From: Stefan Dalibor <firstname.lastname@example.org>
Subject: Question about input redirection in -c
Date: Fri, 13 Aug 1993 11:47:34 -0400 [thread overview]
Message-ID: <9308131547.AA03866@faui33.informatik.uni-erlangen.de> (raw)
from the manpage:
-c If -c is present, commands are executed from the
immediately following argument. Any further arguments
to rc are placed in $*.
exec [arg ...]
Replaces rc with the given command. If the exec con-
tains only redirections, then these redirections apply
to the current shell and the shell does not exit. For
exec > err.out
places further output to standard error in the file
this made me think
rc -c 'pwd; . /dev/tty'
would have the same effect as
rc -c 'pwd; exec </dev/tty'
But it has not - the first command behaves as expected (execute pwd,
then read from the terminal), the second executes pwd, but the input
redirection is ignored and rc exits.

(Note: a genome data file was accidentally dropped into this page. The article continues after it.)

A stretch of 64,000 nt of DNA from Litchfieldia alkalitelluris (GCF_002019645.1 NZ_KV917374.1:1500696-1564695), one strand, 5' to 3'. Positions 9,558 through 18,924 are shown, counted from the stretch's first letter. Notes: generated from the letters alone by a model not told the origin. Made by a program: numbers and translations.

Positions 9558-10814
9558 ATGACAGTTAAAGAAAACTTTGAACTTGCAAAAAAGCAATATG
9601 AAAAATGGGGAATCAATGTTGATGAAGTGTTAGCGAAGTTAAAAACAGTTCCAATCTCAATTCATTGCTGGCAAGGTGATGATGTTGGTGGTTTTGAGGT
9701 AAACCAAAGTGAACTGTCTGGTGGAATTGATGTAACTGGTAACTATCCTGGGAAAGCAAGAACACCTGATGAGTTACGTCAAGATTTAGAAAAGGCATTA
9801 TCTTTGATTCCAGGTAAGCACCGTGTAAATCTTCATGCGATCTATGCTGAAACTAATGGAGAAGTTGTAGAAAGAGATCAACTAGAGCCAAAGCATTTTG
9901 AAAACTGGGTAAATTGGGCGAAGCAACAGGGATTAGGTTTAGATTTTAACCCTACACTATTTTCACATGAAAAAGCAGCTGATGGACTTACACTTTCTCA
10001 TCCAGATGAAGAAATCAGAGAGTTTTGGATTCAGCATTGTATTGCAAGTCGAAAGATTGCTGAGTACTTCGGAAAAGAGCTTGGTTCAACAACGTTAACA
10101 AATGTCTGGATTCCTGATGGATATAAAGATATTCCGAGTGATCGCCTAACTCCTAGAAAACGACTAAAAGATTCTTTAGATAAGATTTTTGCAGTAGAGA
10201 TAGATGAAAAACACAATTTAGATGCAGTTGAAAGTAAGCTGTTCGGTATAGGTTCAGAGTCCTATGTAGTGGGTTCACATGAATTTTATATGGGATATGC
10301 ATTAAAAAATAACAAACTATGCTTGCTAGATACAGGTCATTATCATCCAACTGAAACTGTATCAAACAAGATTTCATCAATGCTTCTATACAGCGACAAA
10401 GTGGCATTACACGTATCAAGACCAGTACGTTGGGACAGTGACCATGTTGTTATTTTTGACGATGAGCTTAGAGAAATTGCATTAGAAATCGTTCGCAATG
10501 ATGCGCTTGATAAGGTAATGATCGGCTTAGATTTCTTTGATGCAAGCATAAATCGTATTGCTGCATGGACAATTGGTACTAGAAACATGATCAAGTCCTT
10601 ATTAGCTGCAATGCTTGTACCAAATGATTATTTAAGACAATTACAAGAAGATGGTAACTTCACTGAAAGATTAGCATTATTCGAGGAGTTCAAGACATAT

Browsing through the source code revealed that the redirection *is*
done (doredirs() is called in exec()), but is ignored in doit() after
returning from walk() - the EOF the lexer got from parsing the
argument string `overrides' the input redirection because no pushfd()
A comment in doit() (`` "last" can be clobbered during a walk() '')
and comparisons with other shells indicate that rc does this on
purpose - but I can't see the reason for it. For me it's puzzling that
`exec</dev/tty' changes its meaning when executed via `rc -c', so
could some kind soul please explain it?
Stefan Dalibor email@example.com
next reply other threads:[~1993-08-13 20:52 UTC|newest]
Thread overview: 3+ messages / expand[flat|nested] mbox.gz Atom feed top
1993-08-13 15:47 Stefan Dalibor [this message]
1993-08-13 21:17 Byron Rakitzis
1993-08-18 7:47 Stefan Dalibor
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